By Thomas L. Wellborn, University of Florida and published by the Southern Regional Agricultural Center and the Texas Aquaculture Extension Service – Channel catfish, Ictalurus punctatus (Rafinesque), is the most important species of aquatic animal commercially cultured in the United States. It belongs to the family Ictaluridae, order Siluriformes.Channel Catfish: Life History and Biology – By Thomas L. Wellborn, University of Florida and published by the Southern Regional Agricultural Center and the Texas Aquaculture Extension Service – Channel catfish, Ictalurus punctatus (Rafinesque), is the most important species of aquatic animal commercially cultured in the United States. It belongs to the family Ictaluridae, order Siluriformes.Members of the order Siluriformes are found in fresh and salt water worldwide. There are at least 39 species of catfish in North America, but only seven have been cultured or have potential for commercial production. They are the blue catfish, Ictalurus furcatus (LeSueur); the white catfish, Ictalurus catus (Linnaeus); the black bullhead, Ictalurus melas (Rafinesque); the brown bullhead, Ictalurus nebulosus (LeSueur); the yellow bullhead, Ictalurus natalis (LeSueur); and the flathead catfish, Pylodictis olivaris (Rafinesque).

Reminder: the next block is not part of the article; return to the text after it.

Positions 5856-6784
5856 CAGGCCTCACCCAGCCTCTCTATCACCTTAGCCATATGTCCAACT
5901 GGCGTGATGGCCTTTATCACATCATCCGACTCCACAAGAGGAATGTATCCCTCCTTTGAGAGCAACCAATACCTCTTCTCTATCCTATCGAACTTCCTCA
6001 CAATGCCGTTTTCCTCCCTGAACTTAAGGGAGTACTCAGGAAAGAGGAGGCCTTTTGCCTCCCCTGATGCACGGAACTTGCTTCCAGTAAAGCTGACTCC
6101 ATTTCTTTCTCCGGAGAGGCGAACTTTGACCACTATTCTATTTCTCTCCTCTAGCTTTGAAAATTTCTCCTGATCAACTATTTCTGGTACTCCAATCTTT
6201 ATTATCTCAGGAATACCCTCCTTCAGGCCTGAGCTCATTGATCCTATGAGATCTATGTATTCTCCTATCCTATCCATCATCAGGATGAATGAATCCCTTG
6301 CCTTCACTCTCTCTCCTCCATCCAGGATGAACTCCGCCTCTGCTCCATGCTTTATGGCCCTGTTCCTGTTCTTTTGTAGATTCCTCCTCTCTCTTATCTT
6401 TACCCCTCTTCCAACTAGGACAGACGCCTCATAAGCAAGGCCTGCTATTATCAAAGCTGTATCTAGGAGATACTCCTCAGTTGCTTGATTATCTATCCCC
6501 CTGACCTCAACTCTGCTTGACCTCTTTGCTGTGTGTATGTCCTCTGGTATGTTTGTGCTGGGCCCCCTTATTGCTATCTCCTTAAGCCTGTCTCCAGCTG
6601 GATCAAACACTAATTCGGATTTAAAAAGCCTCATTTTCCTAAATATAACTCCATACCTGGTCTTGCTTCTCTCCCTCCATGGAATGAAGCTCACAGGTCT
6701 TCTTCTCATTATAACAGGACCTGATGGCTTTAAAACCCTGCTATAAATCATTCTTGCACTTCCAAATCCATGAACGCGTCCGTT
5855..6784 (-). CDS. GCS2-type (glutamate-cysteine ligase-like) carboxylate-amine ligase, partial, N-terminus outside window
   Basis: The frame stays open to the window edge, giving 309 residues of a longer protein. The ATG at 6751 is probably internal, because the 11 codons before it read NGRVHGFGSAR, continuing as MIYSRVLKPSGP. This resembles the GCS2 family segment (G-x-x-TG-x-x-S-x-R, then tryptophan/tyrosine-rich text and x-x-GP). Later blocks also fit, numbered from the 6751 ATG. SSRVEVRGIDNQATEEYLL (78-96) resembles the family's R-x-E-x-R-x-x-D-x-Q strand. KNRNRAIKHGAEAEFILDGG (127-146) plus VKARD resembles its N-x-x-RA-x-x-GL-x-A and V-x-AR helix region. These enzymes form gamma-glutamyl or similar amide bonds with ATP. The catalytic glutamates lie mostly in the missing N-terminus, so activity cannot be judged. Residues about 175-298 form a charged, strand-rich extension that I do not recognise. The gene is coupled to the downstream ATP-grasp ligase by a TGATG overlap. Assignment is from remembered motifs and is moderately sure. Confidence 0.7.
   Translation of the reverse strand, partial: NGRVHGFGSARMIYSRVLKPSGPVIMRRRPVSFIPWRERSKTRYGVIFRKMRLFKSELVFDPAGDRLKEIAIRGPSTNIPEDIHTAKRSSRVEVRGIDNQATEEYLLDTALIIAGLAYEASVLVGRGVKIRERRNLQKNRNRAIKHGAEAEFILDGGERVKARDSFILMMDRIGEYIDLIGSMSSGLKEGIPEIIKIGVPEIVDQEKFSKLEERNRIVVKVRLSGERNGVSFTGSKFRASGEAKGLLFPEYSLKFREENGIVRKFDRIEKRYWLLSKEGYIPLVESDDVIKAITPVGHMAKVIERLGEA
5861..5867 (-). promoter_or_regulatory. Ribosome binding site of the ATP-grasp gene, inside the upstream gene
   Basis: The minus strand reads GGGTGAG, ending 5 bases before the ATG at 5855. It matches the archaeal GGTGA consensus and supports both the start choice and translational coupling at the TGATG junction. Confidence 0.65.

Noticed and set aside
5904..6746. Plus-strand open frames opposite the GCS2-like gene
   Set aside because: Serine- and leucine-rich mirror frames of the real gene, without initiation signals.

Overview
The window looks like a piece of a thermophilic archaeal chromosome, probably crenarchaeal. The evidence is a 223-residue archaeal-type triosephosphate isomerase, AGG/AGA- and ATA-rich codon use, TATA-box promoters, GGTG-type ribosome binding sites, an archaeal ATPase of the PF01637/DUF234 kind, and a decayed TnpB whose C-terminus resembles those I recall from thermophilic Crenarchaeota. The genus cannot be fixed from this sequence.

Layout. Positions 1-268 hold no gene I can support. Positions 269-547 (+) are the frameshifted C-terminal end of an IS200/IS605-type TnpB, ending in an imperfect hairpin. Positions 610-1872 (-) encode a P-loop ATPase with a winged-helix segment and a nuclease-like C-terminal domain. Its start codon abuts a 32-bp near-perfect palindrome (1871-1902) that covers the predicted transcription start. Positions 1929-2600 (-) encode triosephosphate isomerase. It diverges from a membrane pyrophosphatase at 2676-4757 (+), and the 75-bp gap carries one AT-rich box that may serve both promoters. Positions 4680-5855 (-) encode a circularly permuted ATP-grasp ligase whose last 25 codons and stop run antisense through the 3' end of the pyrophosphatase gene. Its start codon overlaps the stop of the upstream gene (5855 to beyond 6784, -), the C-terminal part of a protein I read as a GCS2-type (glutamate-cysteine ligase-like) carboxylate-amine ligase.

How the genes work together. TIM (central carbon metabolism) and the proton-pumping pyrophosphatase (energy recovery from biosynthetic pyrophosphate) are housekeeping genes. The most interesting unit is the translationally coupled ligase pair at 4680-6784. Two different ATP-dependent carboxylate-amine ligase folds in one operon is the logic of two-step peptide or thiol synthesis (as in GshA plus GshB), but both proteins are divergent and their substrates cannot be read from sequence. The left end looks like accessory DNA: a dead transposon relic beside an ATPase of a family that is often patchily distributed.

Distribution

Channel catfish were originally found only in the Gulf States and the Mississippi Valley north to the prairie provinces of Canada and Mexico, but were not found in the Atlantic coastal plain or west of the Rocky Mountains. Since then channel catfish have been widely introduced throughout the United States and the world.

Physical characteristics

Like all native North American catfishes, a channel catfish has a body that is cylindrical in cross-section, and lacks scales. Fins are soft-rayed except for the dorsal and pectoral fins which have sharp, hard spines that can inflict a nasty, painful wound if a catfish is handled carelessly. An adipose fin (lacking rays) is located on the back between the dorsal and caudal fins (Figure 1). One conspicuous characteristic of all catfish is the presence of barbels around the mouth. The barbels are arranged in a definite pattern with four under the jaw and one on each tip of the maxilla (upper jaw).

Habitat

In natural waters, channel catfish live in moderate to swiftly flowing streams, but they are also abundant in large reservoirs, lakes, ponds, and some sluggish streams. They are usually found where bottoms are sand, gravel, or rubble, in preference to mud bottoms. They are seldom found in dense aquatic weeds. Channel catfish are freshwater fish but they can thrive in brackish water.

Feeding